Michael Atiyah, 89, is one of the greatest living mathematicians. Which is why the world pays attention when he claims to have solved what is perhaps the greatest outstanding problem in mathematics, the Riemann hypothesis.

Here is a simple sum: \(1+\frac{1}{2^2}+\frac{1}{3^2}+…\). It is actually convergent: The result is \(\pi^2/6\).

Other, similar sums also converge, so long as the exponent is greater than 1. In fact, we can define a function:

$$\begin{align*}\zeta(x)=\sum\limits_{i=1}^\infty\frac{1}{i^x}.\end{align*}$$

Where things get really interesting is when we extend the definition of this \(\zeta(x)\) to the entire complex plane. As it turns out, its *analytic continuation* is defined almost everywhere. And, it has a few zeros, i.e., values of \(x\) for which \(\zeta(x)=0\).

The so-called *trivial* zeros of \(\zeta(x)\) are the negative even integers: \(x=-2,-4,-6,…\). But the function also has infinitely many nontrivial zeros, where \(x\) is complex. And here is the thing: The real part of all known nontrivial zeros happens to be \(\frac{1}{2}\), the first one being at \(x=\frac{1}{2}+14.1347251417347i\). This, then, is the Riemann hypothesis: Namely that if \(x\) is a non-trivial zero of \(\zeta(x)\), then \(\Re(x)=\frac{1}{2}\). This hypothesis baffled mathematicians for the past 130 years, and now Atiyah claims to have solved it, *accidentally* (!), in a mere five pages. Unfortunately, verifying his proof is above my pay grade, as it references other concepts that I would have to learn first. But it is understandable why the mathematical community is skeptical (to say the least).

What is not above my pay grade is analyzing Atiyah’s other claim: a purported mathematical definition of the fine structure constant \(\alpha\). The modern definition of \(\alpha\) relates this number to the electron charge \(e\): \(\alpha=e^2/4\pi\epsilon_0\hbar c\), where \(\epsilon_0\) is the electric permeability of the vacuum, \(\hbar\) is the reduced Planck constant and \(c\) is the speed of light. Back in the days of Arthur Eddington, it seemed that \(\alpha\sim 1/136\), which led Eddington himself onto a futile quest of numerology, trying to concoct a reason why \(136\) is a special number. Today, we know the value of \(\alpha\) a little better: \(\alpha^{-1}\simeq 137.0359992\).

Atiyah produced a long and somewhat rambling paper that fundamentally boils down to two equations. First, he defines a new mathematical constant, denoted by the Cyrillic letter \(\unicode{x427}\) (Che), which is related to the fine structure constant by the equation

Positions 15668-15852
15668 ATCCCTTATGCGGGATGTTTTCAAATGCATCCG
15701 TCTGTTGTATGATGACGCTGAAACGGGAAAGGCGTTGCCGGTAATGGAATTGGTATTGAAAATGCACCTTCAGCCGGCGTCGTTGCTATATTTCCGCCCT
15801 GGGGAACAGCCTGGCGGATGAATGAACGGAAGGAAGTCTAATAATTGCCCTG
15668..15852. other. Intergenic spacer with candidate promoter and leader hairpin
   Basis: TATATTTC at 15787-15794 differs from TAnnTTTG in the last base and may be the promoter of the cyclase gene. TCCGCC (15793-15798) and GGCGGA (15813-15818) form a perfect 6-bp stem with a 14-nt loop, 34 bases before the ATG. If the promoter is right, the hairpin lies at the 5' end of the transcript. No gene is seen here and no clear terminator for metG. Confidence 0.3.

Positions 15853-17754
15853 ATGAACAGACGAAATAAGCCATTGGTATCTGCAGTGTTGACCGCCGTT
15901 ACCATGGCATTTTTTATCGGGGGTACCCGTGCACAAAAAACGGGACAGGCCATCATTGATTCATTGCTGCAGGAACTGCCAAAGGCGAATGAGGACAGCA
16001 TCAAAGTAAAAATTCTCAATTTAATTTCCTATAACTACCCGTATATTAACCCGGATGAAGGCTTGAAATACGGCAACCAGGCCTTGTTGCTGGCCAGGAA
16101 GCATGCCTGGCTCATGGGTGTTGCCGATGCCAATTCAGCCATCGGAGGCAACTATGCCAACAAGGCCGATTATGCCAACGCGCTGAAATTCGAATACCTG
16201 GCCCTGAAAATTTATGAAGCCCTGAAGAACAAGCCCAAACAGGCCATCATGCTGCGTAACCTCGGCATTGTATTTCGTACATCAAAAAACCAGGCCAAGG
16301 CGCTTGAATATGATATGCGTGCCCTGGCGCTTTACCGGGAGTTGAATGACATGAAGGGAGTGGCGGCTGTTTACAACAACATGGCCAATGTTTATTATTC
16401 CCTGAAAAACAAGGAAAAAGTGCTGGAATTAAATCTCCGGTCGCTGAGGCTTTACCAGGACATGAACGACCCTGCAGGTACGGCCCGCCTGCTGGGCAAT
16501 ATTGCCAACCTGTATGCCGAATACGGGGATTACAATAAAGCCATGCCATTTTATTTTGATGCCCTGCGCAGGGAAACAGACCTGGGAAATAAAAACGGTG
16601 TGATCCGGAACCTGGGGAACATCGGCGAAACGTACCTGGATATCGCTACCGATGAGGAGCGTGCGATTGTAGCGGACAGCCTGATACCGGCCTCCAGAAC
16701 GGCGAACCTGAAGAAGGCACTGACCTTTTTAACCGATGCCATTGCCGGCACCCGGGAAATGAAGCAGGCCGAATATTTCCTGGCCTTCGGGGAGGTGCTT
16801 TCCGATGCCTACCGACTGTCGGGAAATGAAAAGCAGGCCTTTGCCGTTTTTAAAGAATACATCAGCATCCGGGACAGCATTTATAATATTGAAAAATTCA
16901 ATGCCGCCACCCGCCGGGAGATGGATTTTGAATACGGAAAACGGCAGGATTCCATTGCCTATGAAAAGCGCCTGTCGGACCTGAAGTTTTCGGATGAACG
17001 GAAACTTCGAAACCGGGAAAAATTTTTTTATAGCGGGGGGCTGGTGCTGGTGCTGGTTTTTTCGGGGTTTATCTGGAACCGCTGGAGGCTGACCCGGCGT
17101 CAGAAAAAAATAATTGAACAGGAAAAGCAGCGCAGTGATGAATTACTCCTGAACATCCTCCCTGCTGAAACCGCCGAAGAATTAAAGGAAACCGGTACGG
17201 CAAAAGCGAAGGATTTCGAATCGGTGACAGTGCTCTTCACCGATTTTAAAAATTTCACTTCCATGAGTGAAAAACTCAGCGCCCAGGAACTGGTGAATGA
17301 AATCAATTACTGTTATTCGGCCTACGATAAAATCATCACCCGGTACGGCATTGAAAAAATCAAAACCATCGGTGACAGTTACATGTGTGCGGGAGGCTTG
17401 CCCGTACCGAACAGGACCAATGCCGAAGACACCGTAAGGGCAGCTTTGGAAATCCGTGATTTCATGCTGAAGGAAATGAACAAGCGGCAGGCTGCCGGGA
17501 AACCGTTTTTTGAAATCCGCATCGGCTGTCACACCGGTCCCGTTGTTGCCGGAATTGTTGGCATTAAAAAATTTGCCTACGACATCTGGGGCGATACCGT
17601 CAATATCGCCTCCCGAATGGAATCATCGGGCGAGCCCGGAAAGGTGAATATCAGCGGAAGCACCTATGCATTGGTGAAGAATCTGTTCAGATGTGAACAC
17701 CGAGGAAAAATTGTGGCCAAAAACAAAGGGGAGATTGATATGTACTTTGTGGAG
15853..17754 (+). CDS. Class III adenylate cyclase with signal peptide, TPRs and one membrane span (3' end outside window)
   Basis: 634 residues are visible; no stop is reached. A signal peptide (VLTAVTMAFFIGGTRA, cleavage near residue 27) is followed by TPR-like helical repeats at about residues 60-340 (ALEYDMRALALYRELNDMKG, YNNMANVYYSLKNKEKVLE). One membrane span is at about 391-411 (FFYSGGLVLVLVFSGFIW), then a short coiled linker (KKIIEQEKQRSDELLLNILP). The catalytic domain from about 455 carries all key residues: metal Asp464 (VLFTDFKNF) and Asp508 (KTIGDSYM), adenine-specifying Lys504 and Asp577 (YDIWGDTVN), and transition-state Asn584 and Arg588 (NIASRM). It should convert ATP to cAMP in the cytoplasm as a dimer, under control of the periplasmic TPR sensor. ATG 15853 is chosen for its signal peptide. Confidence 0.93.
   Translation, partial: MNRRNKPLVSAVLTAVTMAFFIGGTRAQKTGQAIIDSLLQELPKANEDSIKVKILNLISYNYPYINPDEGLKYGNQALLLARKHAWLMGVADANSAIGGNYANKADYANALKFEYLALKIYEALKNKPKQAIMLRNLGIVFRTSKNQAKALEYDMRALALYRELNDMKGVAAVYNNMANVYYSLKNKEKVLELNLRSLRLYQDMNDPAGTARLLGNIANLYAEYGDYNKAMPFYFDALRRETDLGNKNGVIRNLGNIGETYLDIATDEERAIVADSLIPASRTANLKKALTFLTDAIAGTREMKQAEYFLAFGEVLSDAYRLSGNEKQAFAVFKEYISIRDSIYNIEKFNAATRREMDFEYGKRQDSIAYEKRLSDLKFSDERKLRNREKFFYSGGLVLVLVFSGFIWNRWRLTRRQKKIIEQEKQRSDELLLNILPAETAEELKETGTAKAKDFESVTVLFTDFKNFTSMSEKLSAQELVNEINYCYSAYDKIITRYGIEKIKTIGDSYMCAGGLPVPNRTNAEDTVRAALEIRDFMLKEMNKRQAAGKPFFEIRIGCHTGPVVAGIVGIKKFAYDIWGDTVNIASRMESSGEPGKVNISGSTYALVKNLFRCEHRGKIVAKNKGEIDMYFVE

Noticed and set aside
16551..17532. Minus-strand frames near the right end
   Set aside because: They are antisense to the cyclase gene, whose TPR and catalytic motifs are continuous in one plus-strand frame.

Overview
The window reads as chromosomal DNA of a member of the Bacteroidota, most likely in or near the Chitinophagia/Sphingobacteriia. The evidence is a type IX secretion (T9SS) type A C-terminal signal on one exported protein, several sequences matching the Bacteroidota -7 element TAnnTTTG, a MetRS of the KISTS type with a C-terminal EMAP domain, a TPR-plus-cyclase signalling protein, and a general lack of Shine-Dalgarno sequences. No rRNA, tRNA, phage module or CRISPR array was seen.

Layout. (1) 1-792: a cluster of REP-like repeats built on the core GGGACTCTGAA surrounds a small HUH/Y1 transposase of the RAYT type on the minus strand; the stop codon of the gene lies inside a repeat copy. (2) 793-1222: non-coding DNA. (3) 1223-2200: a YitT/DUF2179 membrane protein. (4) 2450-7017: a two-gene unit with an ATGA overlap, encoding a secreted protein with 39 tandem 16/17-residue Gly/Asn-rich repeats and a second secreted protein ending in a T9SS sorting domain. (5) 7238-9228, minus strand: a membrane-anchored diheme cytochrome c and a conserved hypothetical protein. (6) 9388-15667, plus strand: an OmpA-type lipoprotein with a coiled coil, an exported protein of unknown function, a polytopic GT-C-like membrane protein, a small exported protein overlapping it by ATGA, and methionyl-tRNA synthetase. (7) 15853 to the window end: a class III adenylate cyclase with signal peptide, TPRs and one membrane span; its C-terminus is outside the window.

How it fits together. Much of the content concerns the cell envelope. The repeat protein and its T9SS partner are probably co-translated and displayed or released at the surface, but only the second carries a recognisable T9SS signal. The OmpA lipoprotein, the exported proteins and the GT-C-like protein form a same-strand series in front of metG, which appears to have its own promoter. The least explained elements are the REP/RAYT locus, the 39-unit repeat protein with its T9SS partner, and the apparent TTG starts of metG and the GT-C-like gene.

$$\begin{align*}\alpha^{-1}=\frac{\pi\unicode{x427}}{\gamma},\tag{1.1*}\end{align*}$$

where \(\gamma=0.577…\) is the Euler–Mascheroni constant. Second, he offers a definition for \(\unicode{x427}\):

$$\begin{align*}\unicode{x427}=\frac{1}{2}\sum\limits_{j=1}^\infty 2^{-j}\left(1-\int_{1/j}^j\log_2 x~dx\right).\tag{7.1*}\end{align*}$$

(The equation numbers are Atiyah’s; I used a star to signify that I slightly simplified them.)

Atiyah claims that this sum is difficult to calculate and then goes into a long-winded and not very well explained derivation. But the sum is not difficult to calculate. In fact, I can calculate it with ease as the definite integral under the summation sign is trivial:

$$\begin{align*}\int_{1/j}^j\log_2 x~dx=\frac{(j^2+1)\log j-j^2+1}{j\log 2}.\end{align*}$$

After this, the sum rapidly converges, as this little bit of Maxima code demonstrates (NB: for \(j=1\) the integral is trivial as the integration limits collapse):

(%i1) assume(j>1); (%o1) [j > 1] (%i2) S:1/2*2^(-j)*(1-integrate(log(x)/log(2),x,1/j,j)); log(j) + 1 ---------- + j log(j) - j (- j) - 1 j (%o2) 2 (1 - -------------------------) log(2) (%i3) float(sum(S,j,1,50)); (%o3) 0.02944508691740671 (%i4) float(sum(S,j,1,100)); (%o4) 0.02944508691730876 (%i5) float(sum(S,j,1,150)); (%o5) 0.02944508691730876 (%i6) float(sum(S,j,1,100)*%pi/%gamma); (%o6) 0.1602598029967022

Unfortunately, this does not look like \(\alpha^{-1}=137.0359992\) at all. Not even remotely.

So we are all left to guess, sadly, what Atiyah was thinking when he offered this proposal.

We must also remember that \(\alpha\) is a so-called “running” constant, as its value depends on the energy of the interaction, though presumably, the constant in question here is \(\alpha\) in the infrared limit, i.e., at zero energy.